The mummy wars

19 April 2012

Written by: Erdem Koc

A painfully long candidacy-selection season has left the Republican Party in a dire state.

The past few months have been dominated by would-be Republican presidential candidates attempting to shoot down their opponents at every turn, with drawn out attacks and character assassinations becoming a feature of nightly news broadcasts.

The result was an implosion not seen since the Death Star’s untimely demise in Star Wars: A New Hope.

The party needed a rallying point, an event that could be the driving force in the reuniting of a splinted party.

Enter the Democratic, liberal strategist Hilary Rosen.

Rosen, when answering a question about the rising importance of economic issues amongst American women, declared that soon-to-be Republican candidate Mitt Romney was ill-informed on the matter, due to the fact that his information was coming from his wife who had ‘never worked a day in her life.’

And just like that, Republicans across the country had their platform.

Ann Romney quickly returned fire at Rosen, and a national agenda was born.

Romney subsequently took to her newly created Twitter account to attack Rosen.

‘I made a choice to stay home and raise five boys,’ Romney first tweet read.

‘Believe me, it was hard work.’

Just like that, Romney had turned Rosen’s somewhat out-of-place personal comment into a scathing attack on mothers all across the country.

Romney continued to attack Rosen, taking to Fox News and stating: ‘She should have come to my house when those five boys were causing so much trouble.’

Rosen – and as a result, the Democratic party – was under attack from all sides of the media, with the siege spearheaded by the Republican-leaning Fox News.

The Republican Party – never one to shy away from a war – fired off what they hope to be an election-changing torpedo at Obama and Co., catch phrase and all.

The Democrats were embarking on a ‘War Against Women’.

Mitt Romney was quick to pounce on the opening created by Rosen’s gaff.

‘The …war on women has been waged by the Obama administration’s failure on the economy,’ he said, stating ‘92.3 percent of the job losses during the Obama years has been women who’ve lost those jobs.’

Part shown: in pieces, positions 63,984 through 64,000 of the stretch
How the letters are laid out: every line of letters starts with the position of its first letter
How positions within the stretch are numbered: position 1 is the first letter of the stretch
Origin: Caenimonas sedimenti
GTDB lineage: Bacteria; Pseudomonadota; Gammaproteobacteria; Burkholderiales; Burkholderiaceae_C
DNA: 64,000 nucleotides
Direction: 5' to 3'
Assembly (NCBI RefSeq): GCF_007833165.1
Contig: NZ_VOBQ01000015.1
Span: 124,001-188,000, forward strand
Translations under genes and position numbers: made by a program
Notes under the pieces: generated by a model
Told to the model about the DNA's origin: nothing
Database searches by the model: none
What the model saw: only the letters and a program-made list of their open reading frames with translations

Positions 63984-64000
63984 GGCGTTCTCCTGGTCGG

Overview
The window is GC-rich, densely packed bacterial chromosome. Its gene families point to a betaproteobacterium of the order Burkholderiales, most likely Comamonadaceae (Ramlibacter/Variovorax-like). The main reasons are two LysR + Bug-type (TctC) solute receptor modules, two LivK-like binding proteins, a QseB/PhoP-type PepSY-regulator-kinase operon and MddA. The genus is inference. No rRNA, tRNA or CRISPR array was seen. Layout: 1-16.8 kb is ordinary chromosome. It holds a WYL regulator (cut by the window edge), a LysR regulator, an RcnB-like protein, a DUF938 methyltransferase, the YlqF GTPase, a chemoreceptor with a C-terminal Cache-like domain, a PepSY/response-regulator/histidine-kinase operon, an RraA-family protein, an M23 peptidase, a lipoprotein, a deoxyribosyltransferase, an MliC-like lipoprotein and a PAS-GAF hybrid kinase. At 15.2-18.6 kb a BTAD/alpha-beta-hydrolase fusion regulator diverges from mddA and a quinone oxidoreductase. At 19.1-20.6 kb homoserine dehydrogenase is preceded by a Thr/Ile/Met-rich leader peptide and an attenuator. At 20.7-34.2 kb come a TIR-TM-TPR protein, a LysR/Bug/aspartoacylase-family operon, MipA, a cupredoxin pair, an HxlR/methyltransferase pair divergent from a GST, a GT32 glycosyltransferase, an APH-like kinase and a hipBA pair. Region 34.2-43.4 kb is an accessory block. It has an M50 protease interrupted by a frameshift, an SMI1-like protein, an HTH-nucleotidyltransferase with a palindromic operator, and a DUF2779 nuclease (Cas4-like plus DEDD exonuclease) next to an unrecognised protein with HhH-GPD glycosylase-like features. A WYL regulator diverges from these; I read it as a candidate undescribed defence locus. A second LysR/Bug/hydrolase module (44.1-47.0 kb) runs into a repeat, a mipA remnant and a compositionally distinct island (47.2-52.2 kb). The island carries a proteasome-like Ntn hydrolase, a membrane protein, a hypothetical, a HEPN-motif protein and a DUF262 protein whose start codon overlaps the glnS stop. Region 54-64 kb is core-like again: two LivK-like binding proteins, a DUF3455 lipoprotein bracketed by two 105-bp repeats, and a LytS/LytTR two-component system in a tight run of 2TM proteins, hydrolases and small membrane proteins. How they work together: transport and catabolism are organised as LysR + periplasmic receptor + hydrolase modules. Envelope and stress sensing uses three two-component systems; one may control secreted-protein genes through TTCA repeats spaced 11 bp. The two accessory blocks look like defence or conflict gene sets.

The Washington Times quickly followed suit, claiming Rosen’s remarks ‘reflect the old-school liberal contempt for women who choose to raise families rather than enter the workforce.’

‘Twenty-first-century Americans are comfortable with the idea that there are many paths available to women, many routes to success and personal fulfillment,’ continued the editorial piece.

‘Some women work full careers, with or without children. Others take time off from their professions to raise children. Any of these paths is a valid personal choice, but to liberals, the stay-at-home mom is somehow less of a woman. To them, the word “housewife” is synonymous with “loser”.’

The Republican comments and criticism of the Left’s approach to women have created the perfect opportunity to disarm one of the strongest weapons in the Obama campaign’s arsenal.

By presenting themselves as the champions of mothers across the US, the Republican Party has created a smokescreen to cover its own, incredibly aggressive attack on women’s rights.

It shouldn’t be forgotten that, the same party that is defending women’s nobility, has waged its own would-be war on contraception.

Incredibly, Republicans have even opposed the Violence Against Woman Act, claiming it would ‘help’ non-citizens and people in same-sex relationships.

By aligning the term ‘War on Women’ with Rosen’s slip of the tongue, they’ve changed the narrative of one of the potentially prominent issues in the election race.

No longer can Obama scold Romney and his fellow Republicans for their approach towards women’s rights, without bringing up the highly publicised misstep of one of their own.

The bell may not have officially sounded, but the Republicans seem to have landed the first punch.

Liam Quinn is a second-year Bachelor of Journalism student at La Trobe University.  He is currently on exchange at Michigan State University, and is covering the 2012 US presidential elections for upstart.  You can follow him on Twitter: @liamquinn23